This concept of leading from behind appears in the news fairly often. The term and the concept have found their most academic expression in an idea put forth by Linda Hill of the Harvard Business School. She claims it originated from reading Nelson Mandela’s autobiography when he likened leaders who shepherd their flocks from behind. Hill’s concept is that of collaborative effort within teams who take responsibility for projects and goals. Having spent many years working with Navajo leaders in the Southwestern United States I learned a little about shepherding. I’ve spent even more time working with leaders in a great many cultures and found that the dynamics and principles of effective leadership are universal.
I need to point out that Hill’s premise of “leading from behind” is more of an observation about certain specific and limited iterations of work group dynamics than it is a proven practice. She opines that the workplace of the future will be different, but no one can really say what or how. The phrase “leading from behind” is not one used by Mandela but it has been kicked around in the media with both positive and negative intentions. Since this blog is focused on practical leadership, it is a worthwhile investment of our time to take a closer look.
All leadership gifts and their incarnation are active not passive. Banish from your thinking now that leading from behind can mean that you are missing in action. If anything other than chaos and tumult is to result someone somewhere has to lead. A clear and certain trumpet call musters the troops. A sure and steady voice gathers the attention of the workforce.What it is:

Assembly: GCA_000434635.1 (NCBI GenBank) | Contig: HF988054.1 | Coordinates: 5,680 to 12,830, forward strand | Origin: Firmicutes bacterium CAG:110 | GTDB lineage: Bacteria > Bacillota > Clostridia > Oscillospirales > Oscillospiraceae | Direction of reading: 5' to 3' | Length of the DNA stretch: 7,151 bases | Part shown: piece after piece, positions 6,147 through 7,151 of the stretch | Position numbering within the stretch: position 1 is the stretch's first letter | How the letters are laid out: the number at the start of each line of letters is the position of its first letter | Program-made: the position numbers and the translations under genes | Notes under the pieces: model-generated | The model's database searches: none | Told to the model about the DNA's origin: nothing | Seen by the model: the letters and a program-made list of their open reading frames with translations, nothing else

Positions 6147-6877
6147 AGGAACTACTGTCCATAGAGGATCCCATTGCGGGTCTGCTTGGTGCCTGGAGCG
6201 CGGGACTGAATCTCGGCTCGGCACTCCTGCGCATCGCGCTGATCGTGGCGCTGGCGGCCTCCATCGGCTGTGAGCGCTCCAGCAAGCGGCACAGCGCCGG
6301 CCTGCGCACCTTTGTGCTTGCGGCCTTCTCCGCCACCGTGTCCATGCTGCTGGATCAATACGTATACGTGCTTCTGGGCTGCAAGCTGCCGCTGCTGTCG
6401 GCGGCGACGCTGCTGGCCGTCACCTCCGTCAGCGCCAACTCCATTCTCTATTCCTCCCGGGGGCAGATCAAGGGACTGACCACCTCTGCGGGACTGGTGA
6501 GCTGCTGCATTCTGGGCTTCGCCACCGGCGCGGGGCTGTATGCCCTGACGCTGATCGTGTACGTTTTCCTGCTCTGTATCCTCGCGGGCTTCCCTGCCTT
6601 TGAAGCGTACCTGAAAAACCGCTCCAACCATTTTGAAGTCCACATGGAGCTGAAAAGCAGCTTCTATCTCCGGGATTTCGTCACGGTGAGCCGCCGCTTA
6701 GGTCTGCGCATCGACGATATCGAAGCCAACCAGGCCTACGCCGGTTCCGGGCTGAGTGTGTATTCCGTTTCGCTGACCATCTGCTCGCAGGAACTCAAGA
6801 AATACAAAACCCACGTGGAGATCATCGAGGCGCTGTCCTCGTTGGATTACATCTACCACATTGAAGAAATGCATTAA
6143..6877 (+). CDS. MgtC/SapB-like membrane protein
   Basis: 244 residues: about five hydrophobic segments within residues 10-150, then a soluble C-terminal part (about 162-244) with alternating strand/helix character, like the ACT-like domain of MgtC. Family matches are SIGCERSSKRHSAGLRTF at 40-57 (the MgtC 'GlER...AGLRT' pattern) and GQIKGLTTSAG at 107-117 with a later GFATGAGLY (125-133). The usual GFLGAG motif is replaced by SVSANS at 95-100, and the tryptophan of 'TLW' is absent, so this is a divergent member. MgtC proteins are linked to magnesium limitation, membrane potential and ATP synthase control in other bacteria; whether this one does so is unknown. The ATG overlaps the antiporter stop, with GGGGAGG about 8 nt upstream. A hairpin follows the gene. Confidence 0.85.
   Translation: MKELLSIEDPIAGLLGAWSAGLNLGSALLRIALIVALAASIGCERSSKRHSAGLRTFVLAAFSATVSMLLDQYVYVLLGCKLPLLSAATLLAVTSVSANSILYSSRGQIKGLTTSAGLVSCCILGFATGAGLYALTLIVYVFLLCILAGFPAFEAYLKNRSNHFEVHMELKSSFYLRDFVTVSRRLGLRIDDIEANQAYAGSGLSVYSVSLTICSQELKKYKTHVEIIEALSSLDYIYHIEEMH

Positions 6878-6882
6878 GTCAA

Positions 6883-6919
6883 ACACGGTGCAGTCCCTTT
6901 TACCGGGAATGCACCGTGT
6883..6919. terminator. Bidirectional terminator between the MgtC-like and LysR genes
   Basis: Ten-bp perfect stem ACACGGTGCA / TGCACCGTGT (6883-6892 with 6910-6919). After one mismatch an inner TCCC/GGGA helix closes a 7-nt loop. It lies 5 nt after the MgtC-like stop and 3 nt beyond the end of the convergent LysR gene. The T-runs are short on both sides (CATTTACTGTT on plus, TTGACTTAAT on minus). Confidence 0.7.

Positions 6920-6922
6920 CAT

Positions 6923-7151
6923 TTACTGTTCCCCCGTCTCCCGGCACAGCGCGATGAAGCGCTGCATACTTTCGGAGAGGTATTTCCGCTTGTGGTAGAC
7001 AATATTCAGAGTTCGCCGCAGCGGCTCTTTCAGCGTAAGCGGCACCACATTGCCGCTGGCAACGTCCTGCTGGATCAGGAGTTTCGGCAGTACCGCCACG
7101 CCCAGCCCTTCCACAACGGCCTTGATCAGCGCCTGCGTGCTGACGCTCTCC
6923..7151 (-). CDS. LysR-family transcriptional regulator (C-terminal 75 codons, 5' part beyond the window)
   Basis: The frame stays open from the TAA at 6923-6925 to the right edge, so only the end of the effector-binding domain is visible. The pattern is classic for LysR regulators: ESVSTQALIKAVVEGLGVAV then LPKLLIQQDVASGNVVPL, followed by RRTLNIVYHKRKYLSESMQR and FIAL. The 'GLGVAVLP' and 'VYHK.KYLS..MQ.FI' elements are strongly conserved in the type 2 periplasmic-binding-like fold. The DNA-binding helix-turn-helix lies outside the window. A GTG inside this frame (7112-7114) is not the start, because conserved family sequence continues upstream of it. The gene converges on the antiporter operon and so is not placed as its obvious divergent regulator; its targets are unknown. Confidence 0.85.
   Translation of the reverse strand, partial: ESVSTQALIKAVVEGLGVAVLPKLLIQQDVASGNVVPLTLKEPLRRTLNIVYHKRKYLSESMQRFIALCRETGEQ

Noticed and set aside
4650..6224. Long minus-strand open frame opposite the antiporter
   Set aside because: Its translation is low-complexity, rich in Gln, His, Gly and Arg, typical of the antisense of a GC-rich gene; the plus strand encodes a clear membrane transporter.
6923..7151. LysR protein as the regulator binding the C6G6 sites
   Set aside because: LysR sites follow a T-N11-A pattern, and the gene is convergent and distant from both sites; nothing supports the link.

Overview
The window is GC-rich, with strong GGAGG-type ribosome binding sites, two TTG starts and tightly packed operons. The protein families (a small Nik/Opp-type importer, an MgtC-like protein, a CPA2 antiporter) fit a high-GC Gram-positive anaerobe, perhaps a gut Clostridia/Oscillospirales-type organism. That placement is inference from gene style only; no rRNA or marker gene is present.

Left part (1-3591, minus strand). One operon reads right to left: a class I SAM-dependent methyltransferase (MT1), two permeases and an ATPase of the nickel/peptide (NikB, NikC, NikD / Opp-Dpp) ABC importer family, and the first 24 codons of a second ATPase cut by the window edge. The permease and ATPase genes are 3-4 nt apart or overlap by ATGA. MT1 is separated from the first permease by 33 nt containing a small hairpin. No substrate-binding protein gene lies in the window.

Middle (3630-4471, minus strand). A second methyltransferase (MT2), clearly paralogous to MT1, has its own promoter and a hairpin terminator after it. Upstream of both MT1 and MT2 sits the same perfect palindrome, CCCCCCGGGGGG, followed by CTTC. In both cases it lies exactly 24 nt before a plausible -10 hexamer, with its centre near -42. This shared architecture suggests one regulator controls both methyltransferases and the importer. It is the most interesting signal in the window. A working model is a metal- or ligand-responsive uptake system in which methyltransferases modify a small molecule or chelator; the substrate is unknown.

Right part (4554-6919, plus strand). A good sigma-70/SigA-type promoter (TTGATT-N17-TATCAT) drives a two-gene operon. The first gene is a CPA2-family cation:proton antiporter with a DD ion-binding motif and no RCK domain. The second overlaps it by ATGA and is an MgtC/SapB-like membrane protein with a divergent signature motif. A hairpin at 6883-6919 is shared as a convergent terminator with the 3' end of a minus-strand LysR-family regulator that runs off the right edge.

It is deliberate not accidental. Even collaborative and inferred effort is done so calculatingly. The shepherd can let the sheep wander on their own only within parameters. There are dangers and there are opportunities. Effective leaders are not always hands on and predominant, but they are always there. It is purposeful not incidental. I both laugh and cringe when I hear a leader claim to be involved when something happens that they had little or nothing to do with. Leading from behind means the leader has intent and ideas and has made both known even if they did so subtly. It is collaborative and cooperative. One technique I use in workshops is to give an assignment, then break up the group into smaller clusters of three or four people. With assignment in hand, the clusters are told they have but a few minutes to complete the task. If there is a natural and confident leader, the group will come together, divide the job into smaller tasks, and then create the assigned work. If not, nothing productive happens. Discussion ensues, arguments arise, confusion reigns. Leading from behind may mean exercising influence indirectly but it does mean exercising influence. It works best in times and places of non-crisis. If a child is running into the street and into traffic, it is not the time to convene a focus group to discuss the threats of playing in the street. It is the time for action. Leading from behind, as Hill describes it, works best in non-threatening, non-urgent conditions. It is, at this point in time and evolution, more theoretical than it is practical. While some groups have enjoyed some success using indirect leadership methods in smaller work groups, there is someone of strength at the helm of the ship. It is unclear to me whether Hill advocates this method for the leadership of entire companies or whether she intends it for use in smaller units inside companies.
In short, one can lead from behind only if one knows what lies ahead and what it will take to get there.